Newbuilding prices rose by 15% on average in 2022 on the previous year with those for LNG carriers climbing by 18%, according to Clarksons Research. But the brokerage’s research arm reports that global newbuilding order volumes fell 20% in compensated gross tonnes terms on 2021’s totals. Clarkson Research said 2022 saw more complex ships contracted. LNG carrier orders dominated. The research team’s figures topped all other tallies, recording a whopping 182 LNG carriers, comprising 36% of CGT orders in 2022 worth some $39bn. Container ships followed at 350 vessels and 29% of CGT down 50% on 2021 but still the third largest on record on a TEU basis, Clarksons said. Car carriers came in at 69 vessels and 2.4% of CGT, with floating production storage and offloading units plus the wind sector also doing well, the broker detailed.

But despite improving charter markets, tanker orders plummeted 64% and bulkers 54%. Clarksons detailed that alternative fuel investment also increased accounting for a record 61% of all tonnage ordered. These factors all supported a 6% increase in value of orders to $124.3bn, the broker said. Chinese shipowners took the order crown in 2022 placing $18.4bn worth of orders, followed by Japanese owners on $15.1bn and Italians with $11bn with the trio amounting to 36% of investment. But Clarksons said Greek owners “kept their powder dry” accounting for just $8.5bn worth of contracts.

China topped the table taking 49% of orders, with South Korea on 38% and contracts for Japanese shipbuilders down by nearly 50% on present figures. Overall shipbuilding output fell by 8%, Clarksons said, listing China on 47% of the total, Korea 25%, and Japan 16% with Europe stable on 8% thanks to cruise ship deliveries. The broker detailed that there are now only 131 “large active yards” compared to 320 in 2009 and estimates that shipbuilding capacity is about 40% lower than a decade ago. Looking ahead to this year and beyond, Clarksons Research said: “Increased tanker orders seem likely for 2023, along with a continued flow of LNG.”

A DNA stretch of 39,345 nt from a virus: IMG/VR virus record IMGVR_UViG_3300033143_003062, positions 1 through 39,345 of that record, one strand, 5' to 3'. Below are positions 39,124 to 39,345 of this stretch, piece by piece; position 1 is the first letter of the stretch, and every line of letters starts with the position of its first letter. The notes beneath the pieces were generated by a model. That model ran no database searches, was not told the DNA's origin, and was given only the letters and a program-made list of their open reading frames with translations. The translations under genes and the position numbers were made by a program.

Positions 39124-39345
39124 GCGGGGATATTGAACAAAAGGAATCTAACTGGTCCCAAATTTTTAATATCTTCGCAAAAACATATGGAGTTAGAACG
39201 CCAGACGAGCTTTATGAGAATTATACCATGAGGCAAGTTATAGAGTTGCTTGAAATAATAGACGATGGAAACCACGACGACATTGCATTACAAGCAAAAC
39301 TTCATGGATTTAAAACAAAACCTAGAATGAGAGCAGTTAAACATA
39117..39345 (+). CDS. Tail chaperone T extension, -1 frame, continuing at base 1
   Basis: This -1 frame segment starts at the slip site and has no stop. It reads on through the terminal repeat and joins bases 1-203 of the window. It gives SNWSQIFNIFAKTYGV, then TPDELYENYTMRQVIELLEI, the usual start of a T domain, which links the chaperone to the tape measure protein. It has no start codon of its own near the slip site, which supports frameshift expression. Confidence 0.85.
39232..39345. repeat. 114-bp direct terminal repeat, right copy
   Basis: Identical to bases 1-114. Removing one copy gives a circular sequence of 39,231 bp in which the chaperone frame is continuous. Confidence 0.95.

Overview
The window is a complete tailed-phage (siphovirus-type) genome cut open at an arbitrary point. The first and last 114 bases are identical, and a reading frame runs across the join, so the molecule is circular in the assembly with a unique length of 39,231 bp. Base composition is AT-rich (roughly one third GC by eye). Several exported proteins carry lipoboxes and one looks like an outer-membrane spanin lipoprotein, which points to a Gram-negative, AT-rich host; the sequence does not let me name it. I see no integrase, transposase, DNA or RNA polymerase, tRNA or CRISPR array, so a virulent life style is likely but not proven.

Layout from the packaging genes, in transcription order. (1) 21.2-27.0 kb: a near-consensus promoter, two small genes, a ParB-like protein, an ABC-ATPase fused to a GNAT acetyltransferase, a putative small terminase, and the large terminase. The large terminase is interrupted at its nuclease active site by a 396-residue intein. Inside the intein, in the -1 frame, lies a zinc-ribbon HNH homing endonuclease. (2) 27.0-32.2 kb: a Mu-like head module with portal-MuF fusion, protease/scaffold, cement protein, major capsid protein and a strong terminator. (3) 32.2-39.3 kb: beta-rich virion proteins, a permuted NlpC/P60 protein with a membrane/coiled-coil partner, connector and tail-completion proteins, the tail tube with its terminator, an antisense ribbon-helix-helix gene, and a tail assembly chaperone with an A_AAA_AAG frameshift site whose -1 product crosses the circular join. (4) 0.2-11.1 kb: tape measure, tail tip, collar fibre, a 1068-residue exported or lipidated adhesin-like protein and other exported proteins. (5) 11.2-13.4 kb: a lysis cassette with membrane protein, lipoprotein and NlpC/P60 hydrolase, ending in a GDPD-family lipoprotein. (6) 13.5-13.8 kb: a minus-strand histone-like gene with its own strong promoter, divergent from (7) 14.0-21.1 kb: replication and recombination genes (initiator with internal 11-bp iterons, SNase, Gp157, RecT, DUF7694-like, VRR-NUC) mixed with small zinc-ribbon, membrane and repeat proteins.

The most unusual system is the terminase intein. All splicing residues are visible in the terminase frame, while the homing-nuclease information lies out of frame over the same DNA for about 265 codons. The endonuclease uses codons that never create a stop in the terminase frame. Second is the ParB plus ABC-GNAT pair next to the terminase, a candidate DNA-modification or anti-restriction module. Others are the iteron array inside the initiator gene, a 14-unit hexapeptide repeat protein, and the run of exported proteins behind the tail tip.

The broker flagged up that the orderbooks for tankers and bulkers are historically low at just 4% and 6% of their fleets. It said the container ship market is likely to be weaker although there may still be more orders, possibly for the feeder ship sector. The brokerage is also forecasting that deliveries will “tick up” by about 6% this year with container ships and LNG carrier handovers expected to account for 41% of this year’s scheduled deliveries and 58% of those in 2024. Clarksons said there will also be “increasing underlying fleet renewal requirements” as the decade develops both on the back of tougher emissions regulations and to counter the ageing fleet. But the research team highlighted that 2023 will have also have “marketing challenges” for yards. “Macro-economic risk is material and may weigh on investor sentiment, alternative fuel choices remain tricky and newbuild prices and berth availability are a hurdle for some owners,” the broker said. “Along with currency and inflation yards will need to be as agile as ever.”

LNG dual-fueled: 397 or over 50% of orders comprising 36.7m gt

Methanol-fueled: 43 or 7% of orders comprising 5m gt

LPG fueled: 17 or 1.1% of orders comprising 0.8m gt

Battery hybrid: 1.2% of orders

Ammonia ready: 10.8% of orders

LNG ready: 1.4%

Hydrogen ready: 0.1%

Source: Clarksons Research